Sharp: Mississippians deserve marijuana legalization


United States Fish and Wildlife Service, Public domain, via Wikimedia Commons

The debate over marijuana legalization in Mississippi continues despite citizens efforts to pass a bill.

Chloe Sharp, Opinion Editor

The legalization of marijuana is a topic that continues to be heavily debated in this country. Whether you call it weed, pot or the Devil’s lettuce, the debate over marijuana has been a long and frustrating one, especially for Mississippians. 

Last November, 70% of Mississippi voters voted for an amendment to legalize marijuana for medical purposes. However, the Supreme Court of Mississippi shot it down in May due to a technicality. Earlier this week, legislators agreed to draft a new bill for medical marijuana legalization.

Legalizing medicinal marijuana in Mississippi is a huge step for this state. Marijuana has several health benefits, such as reducing anxiety, reducing inflammation, relieving pain, controlling chemotherapy-induced nausea, killing cancer cells and slowing tumor growth. Keeping marijuana illegal, especially for medical purposes, severely impacts people with these health issues because it is illegal for them to obtain the relief they need.

Though legalizing medicinal marijuana is a step in the right direction, Mississippi’s policy on marijuana usage will continue to be an injustice to the state’s citizens until marijuana is completely legalized within the state.

It is no secret that despite its criminal status, marijuana use is extremely prevalent throughout the state. In 2017, nearly 170,000 Mississippians reported to have used marijuana that year. However, its criminal status has dangerous effects on users.

I believe the strongest argument for legalizing marijuana is government regulation. Since marijuana is illegal in the state, the nearly 170,000 users within the state have to buy it from dealers. Because these dealers aren’t regulated by the government, many lace the marijuana they sell with substances, such as methamphetamine, fentanyl, cocaine, heroin and even glass, as well as several other substances to make the drug weigh more or create stronger highs. However, if lawmakers were to legalize marijuana, they could create strict regulations for it and keep everyone who uses it safe and aware of what they are putting into their bodies.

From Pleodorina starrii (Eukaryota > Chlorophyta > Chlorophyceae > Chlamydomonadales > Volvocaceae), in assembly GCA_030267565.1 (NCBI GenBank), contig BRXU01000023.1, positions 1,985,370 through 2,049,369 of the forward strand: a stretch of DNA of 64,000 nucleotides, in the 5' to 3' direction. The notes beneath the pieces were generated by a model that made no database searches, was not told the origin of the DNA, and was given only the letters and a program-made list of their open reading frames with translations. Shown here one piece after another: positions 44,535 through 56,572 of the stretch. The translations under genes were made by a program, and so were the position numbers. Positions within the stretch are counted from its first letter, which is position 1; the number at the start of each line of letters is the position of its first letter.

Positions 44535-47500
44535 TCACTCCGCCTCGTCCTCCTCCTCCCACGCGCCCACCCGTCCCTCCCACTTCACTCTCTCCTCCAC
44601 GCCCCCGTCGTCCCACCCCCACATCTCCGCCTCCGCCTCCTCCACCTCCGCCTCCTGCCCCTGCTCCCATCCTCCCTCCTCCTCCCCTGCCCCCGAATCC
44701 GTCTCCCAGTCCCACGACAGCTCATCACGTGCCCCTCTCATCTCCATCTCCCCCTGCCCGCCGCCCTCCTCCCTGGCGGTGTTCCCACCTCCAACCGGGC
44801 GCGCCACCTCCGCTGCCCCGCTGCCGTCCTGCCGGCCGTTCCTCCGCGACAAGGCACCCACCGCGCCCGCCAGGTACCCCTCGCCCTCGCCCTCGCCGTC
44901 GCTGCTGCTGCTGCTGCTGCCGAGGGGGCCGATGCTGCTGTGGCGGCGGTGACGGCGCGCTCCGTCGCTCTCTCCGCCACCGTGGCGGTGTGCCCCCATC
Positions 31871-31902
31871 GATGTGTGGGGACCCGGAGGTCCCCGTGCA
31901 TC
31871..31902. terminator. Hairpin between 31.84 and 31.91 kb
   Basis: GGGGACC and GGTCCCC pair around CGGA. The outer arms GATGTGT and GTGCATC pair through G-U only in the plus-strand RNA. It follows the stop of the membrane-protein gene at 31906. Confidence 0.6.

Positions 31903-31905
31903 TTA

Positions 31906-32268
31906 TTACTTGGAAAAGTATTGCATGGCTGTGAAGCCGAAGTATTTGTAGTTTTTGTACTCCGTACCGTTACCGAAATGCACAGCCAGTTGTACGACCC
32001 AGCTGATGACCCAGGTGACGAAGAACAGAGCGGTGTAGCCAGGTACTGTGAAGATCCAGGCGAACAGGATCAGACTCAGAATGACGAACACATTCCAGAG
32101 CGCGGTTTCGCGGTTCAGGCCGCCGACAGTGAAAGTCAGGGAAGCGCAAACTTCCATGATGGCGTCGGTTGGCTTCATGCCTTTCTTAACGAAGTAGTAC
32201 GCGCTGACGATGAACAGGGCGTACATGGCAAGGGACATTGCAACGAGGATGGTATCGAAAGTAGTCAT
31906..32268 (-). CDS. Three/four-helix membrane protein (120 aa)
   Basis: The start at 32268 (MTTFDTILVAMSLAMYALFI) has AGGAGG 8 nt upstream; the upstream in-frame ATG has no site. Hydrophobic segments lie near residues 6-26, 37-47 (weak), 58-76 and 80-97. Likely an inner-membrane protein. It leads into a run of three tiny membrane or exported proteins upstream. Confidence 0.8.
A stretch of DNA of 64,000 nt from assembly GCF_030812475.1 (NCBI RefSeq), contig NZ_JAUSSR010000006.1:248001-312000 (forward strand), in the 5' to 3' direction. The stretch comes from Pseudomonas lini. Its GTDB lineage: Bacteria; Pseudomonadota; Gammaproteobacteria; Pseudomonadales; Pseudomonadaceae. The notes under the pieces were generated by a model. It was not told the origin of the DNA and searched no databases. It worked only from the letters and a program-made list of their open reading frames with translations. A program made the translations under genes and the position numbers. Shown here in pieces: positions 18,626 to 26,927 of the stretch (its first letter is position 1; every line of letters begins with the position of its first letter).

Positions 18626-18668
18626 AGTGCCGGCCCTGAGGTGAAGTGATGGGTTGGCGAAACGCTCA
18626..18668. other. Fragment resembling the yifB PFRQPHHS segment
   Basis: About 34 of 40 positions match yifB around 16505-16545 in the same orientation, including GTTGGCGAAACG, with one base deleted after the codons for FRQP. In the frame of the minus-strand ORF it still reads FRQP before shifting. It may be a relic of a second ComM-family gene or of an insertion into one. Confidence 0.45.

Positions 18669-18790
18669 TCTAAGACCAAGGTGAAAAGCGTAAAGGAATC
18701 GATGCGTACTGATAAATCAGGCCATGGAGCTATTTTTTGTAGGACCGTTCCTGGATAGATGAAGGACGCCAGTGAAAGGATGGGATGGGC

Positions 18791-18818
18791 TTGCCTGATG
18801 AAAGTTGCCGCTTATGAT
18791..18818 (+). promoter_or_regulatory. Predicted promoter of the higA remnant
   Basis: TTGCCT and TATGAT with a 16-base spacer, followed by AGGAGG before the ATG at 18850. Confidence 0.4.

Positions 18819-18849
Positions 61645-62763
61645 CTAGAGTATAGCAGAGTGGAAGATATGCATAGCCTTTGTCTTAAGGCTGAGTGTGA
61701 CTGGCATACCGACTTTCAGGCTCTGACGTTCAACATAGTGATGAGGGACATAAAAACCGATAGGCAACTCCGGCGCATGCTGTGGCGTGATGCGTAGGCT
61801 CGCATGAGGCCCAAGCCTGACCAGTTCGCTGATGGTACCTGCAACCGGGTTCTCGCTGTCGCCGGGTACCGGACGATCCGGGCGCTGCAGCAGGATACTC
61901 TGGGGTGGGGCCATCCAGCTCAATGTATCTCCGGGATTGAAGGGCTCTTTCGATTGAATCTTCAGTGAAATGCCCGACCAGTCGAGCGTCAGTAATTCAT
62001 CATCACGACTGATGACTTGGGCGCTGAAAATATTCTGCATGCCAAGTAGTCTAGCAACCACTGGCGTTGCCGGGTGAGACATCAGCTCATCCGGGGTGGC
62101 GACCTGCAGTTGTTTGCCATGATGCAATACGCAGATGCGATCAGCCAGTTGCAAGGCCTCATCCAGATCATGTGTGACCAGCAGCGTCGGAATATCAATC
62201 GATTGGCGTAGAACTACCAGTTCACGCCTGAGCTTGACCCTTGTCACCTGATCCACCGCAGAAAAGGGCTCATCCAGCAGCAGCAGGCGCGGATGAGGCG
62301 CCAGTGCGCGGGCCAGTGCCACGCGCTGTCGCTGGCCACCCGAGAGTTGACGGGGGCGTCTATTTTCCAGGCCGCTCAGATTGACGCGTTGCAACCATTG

Legalizing marijuana would also strengthen the Mississippi economy, stimulating new jobs and investment opportunities for Mississippi residents. Furthermore, if marijuana was legal, the Mississippi government could impose high taxes on it, as is done for similar products, such as alcohol and cigarettes, further strengthening the state economy.

If products like alcohol, cigarettes and vapes are legal, what makes marijuana any worse? The government shouldn’t be able to cherry pick the vices the citizens of our state are allowed to indulge in based on the current political climate, there is too much at stake. The health and wellbeing of Mississippians should not have to suffer on the account of Mississippi lawmakers’ attempts to keep marijuana illegal.